Thus anyone 21 years of age or older with a high-school degree and who is also mentally and physically capable of working, would have a guaranteed yearly income of at least $50,000.00 USD if they chose to do an eco-job.
The rationale behind the three-year gap between (i) being offered an eco-job at 18 and (ii) beginning to receive their UBI at 21, is that every young adult who has finished high school will have the option of pursuing three years of part-time or full-time free higher education without credentialing, i.e., for its own sake, after high school, before making longer-term decisions about what I call job-work and life-work.
Here are a few more details about UBI and eco-jobs.
(i) The UBI is to be paid by a monthly stipend check.
(ii) Eco-job income is not taxed.
(iii) For all individual yearly incomes of $50,000.00 USD or under, no tax will be levied; hence for someone receiving their UBI and also doing an eco-job, no income tax will be levied.
(iv) For all individual non-eco-job incomes, for every $1.00 USD earned above the standard UBI of $25,000.00 USD, the monthly UBI stipend is reduced by 50 cents, until the recipient’s UBI is reduced to zero; hence for those individuals with yearly non-eco-job incomes equal to or under $50,000.00 USD, the maximum UBI + non-eco-job income sum is always $50,000.00 USD.
(v) For all individual yearly incomes over $50,000.00 USD, for every $10,000.00 USD earned, that surplus income is taxed at the rate of 1%, with the highest surplus income tax rate being 50%; hence the maximum surplus 50% tax rate starts at individual yearly incomes of $550,000.00 USD, and applies to all higher surplus incomes.
4. Universal Free Higher Education Without Credentialing (HEWC):
· Everyone would be offered, beyond their high-school education, a free, three-year minimum, optional (but also open-ended beyond those three years, as a further option), part-time or full-time universal public education program in the so-called “liberal arts,” and also in some of the so-called “STEM” fields, including the humanities, the fine arts, the social sciences, mathematics, and the natural sciences.
· For many or even most people, their HEWC would fall between (i) the end of their high school education at age 18 and the corresponding availability of eco-jobs, and (ii) the beginning of their UBI at age 21.
· But HEWC would be open to anyone with a high school degree, no matter how old they are, provided they are mentally and physically capable of doing the program.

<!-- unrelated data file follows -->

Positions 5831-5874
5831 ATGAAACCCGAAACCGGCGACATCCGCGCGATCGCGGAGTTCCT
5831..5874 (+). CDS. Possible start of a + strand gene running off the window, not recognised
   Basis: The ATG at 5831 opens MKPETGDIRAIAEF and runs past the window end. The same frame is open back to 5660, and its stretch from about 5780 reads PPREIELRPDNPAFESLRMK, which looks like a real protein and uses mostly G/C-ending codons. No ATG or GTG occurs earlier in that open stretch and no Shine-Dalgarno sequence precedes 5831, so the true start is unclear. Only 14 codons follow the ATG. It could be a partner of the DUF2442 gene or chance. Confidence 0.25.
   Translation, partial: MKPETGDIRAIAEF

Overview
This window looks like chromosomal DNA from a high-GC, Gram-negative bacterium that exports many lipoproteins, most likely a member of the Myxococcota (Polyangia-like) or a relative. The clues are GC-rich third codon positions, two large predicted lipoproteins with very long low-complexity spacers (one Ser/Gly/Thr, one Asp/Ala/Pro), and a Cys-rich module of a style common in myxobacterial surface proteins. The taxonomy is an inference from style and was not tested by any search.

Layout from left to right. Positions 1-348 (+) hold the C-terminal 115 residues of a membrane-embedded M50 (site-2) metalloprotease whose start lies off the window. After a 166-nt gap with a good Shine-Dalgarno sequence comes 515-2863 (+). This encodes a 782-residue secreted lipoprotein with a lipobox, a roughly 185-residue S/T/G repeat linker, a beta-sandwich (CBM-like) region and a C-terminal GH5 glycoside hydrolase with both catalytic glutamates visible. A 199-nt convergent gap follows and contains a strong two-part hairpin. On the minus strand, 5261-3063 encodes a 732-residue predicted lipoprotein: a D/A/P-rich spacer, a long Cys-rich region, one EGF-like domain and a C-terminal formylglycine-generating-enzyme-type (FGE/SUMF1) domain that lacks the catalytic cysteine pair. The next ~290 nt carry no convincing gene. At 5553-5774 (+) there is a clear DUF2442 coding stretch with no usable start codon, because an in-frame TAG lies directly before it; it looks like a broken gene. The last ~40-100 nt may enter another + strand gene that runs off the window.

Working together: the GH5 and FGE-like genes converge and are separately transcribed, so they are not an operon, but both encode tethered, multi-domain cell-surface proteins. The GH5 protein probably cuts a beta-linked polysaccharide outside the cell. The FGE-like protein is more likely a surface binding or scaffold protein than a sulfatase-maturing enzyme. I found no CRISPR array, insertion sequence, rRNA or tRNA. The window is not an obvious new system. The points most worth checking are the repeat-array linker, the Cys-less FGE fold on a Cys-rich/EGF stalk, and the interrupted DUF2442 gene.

5. Universal Free Healthcare (UFH):
· Every human person living permanently in the USA will receive free lifelong healthcare.
6. 2-Phase Universal Open Borders (2P-UOB):
· Phase 1: Starting in 2021, there will be universal open borders with Canada and Mexico, and everyone who moves across those borders and then claims residence in the USA, will receive temporary or permanent residence in the USA and also full membership in the system of UBI, FHW-for-UNBJs/eco-jobs, and UFH in the USA, with the precise number of new temporary or permanent residents to depend on the current availability of (i) adequate funding for UBI, eco-jobs, and UFH , and (ii) adequate living accommodation, in the USA, provided that all new residents also fully respect the human dignity of everyone else in the USA and elsewhere in the world.
· Phase 2: Also starting in 2021, the USA, Canada, and Mexico will collectively form a Global Refugee Consortium (GRC), with three-way open borders to any political refugee, economic refugee, or asylum seeker from anywhere in the world (aka “global refugees”), who will receive temporary or permanent residence in the USA, Canada, or Mexico, and also full membership in the system of UBI, FHW-for-UNBJs/eco-jobs, and UFH in the three GRC countries, with the precise number of new temporary or permanent residents, and the precise distribution of new residents among the three members of the GRC, to depend on the current availability of (i) funding for UBI, eco-jobs, and UFH , and (ii) adequate living accommodation, in the three GRC countries, provided that all new residents also fully respect the human dignity of everyone else in the GRC and elsewhere in the world.
7. Universal No-Guns (UNG):
· No one in the USA, including police, internal security forces of all kinds, armies, and intelligence forces of all kinds, has the moral right to possess or use guns of any kind, for any purpose whatsoever, because the primary function of guns is coercion, and coercion is immoral.
· UNG would be implemented by repealing the Second Amendment to the US Constitution in 2021 and then universally banning the possession or use of guns thereafter.
I’m also assuming that Universal Public Education (UPE) — universal free access for all human persons of any age to good public education up to the end of high school — already exists in most countries, and needs no further justification.
Where UPE does not already exist, it would automatically become a necessary part of the seven-part WTFU Party package, thereby making it a eight-part package.
Mr Nemo, Nowhere, NA, 4 August 2017